• What bizarre alternate reality do you inhabit, Turd? Do you even think before typing?

            Dumbass, the shutdown was ostensibly over funding of the ACA in the budget for FY 2014. The Repugs funded everything BUT ACA, and even passed a number of individual bills to keep things operating.

            Hairy Greed and Barry Oblunder decided that wasn’t enough, and shut everything down. That is what happened. That is a perfectly constitutional function of the House.

            Don’t like that? You want a rubber stamp? Then win the House. Elections have consequences.

            For the record, I thought the strategy wasn’t well thought out and doomed to fail, which it mostly did, but I am sympathetic to any effort to shut down this government.

            Now, it should be mentioned that thanks to John Roberts’ creative (and poor) jurisprudence, we’re still having this argument, so he is at least partially responsible for this mess.

          • Keep spinning. There may be an independent voter in South Dakota who doesn’t recognize extortion when he/she sees it,

  3. Leaving aside that there is no austerity, and no planned austerity for the foreseeable future, what you need to look at is the economic inertia exploding the debt-drivers, specifically entitlements. That is what most Tea Partiers are worried about (at least the ones I talked to, and no, I’m not a member).

    Once you reach a certain debt threshold, it is virtually impossible to “go back.”

    Here is the best explanation of this theory –

    Once we have crossed from the Fonzie to the Ponzi, it’s over.

    I’m pretty sure were already past that point.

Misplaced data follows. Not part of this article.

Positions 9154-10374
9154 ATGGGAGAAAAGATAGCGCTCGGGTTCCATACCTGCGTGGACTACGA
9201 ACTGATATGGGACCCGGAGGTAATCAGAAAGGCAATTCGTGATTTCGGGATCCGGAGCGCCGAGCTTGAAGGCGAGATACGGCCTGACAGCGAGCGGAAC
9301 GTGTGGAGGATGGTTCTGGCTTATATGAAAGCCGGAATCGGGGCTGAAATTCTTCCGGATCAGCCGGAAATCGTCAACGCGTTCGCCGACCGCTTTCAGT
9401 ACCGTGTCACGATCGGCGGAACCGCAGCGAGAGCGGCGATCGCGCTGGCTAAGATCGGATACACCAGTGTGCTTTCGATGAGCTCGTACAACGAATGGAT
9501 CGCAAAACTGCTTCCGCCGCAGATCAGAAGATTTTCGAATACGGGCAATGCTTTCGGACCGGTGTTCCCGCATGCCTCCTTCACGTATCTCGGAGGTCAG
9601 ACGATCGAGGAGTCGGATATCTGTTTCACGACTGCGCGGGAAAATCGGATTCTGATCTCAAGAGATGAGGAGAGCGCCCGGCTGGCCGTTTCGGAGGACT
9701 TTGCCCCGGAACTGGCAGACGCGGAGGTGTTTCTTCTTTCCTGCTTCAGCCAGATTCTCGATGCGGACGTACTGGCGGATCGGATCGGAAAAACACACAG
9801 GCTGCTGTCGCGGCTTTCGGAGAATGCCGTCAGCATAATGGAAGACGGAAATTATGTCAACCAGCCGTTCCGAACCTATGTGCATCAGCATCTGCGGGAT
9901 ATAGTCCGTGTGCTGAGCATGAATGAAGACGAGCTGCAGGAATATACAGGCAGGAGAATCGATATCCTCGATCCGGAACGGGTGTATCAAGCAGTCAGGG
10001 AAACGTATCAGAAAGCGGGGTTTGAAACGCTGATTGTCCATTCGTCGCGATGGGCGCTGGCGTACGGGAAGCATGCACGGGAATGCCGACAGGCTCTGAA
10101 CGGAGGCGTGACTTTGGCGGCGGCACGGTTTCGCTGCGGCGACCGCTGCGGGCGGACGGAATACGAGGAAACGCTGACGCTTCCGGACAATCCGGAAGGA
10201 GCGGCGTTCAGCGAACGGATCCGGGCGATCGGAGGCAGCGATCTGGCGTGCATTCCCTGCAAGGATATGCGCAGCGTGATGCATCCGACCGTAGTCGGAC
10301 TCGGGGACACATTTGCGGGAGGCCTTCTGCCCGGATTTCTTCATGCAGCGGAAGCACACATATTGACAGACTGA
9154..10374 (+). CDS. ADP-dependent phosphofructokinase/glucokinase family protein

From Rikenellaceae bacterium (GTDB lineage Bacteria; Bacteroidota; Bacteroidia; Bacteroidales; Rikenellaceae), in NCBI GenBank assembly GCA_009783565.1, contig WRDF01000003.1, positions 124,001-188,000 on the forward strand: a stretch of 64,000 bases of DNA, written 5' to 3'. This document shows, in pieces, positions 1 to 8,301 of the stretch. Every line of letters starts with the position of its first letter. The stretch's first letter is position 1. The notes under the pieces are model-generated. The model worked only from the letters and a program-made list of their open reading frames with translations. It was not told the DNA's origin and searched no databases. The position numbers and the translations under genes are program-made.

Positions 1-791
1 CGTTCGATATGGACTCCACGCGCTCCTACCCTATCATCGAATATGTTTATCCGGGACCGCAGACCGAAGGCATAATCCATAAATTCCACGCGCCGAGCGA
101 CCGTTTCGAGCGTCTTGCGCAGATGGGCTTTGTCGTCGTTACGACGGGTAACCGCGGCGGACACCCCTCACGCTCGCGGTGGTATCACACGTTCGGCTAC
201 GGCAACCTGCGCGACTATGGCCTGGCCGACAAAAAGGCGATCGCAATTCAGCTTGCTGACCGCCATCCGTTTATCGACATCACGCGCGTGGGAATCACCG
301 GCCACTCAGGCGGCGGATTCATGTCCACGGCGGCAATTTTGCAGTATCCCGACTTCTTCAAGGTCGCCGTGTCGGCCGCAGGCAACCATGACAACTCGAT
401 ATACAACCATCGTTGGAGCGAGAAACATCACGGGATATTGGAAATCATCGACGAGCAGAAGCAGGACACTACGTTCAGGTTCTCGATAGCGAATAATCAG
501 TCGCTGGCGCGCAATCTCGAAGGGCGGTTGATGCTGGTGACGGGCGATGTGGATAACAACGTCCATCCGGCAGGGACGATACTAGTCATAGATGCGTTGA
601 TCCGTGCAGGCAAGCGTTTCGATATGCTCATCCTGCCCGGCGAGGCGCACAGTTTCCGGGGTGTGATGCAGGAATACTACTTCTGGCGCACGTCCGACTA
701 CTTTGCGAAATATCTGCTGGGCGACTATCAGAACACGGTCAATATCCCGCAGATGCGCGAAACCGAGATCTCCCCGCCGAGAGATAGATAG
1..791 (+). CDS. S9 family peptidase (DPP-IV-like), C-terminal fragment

4. Why call it austerity economics? It is not. Austerity is the combination of spending cuts and tax increases. The Republicans were not calling for tax increases. I find it amazing that there is no mention of the Democrats desire to increase taxes during a feeble recovery as dodgy economics.

    What the debt ceiling would provide is an instant balancing of the federal budget: with no borrowing tax revenues would equal spending. Going from a massive $700 billion deficit to zero would be politically infeasible.

    By the way, regarding your link to the Citi’s gloomy forecast: don’t you think Citi has a vested interest in not hitting a debt ceiling because they are a Primary Dealer in treasury securities?

  5. Good blogging…I would point out that immediate postwar prosperity was accompanied by an expansive Fed…a lesson for today’s timid and irresolute Fed…indeed, the USA economy of the 1940-1980 period had many more structural impediments and was thus more inflation-prone than today…why the Fed is so tight today is an interesting question for sociologists, or maybe sociopathologists.

      • But he is certainly like Obama in another regard: he loves to slay strawmen“…

        Only strawmen Obama likes to slay are those that are generated in his imagination…

  6. Nobody thinks that hitting the debt ceiling is the optimal way to curb spending. But, the current levels of deficit spending cannot go on forever. And, therefore, won’t. Something must be done before it is too late. It would be nice if our politicians would take affirmative steps to address the problems facing our nation. But they won’t. And, in that case, I can forgive people for being willing to accept a bad and painful solution now over catastrophe later.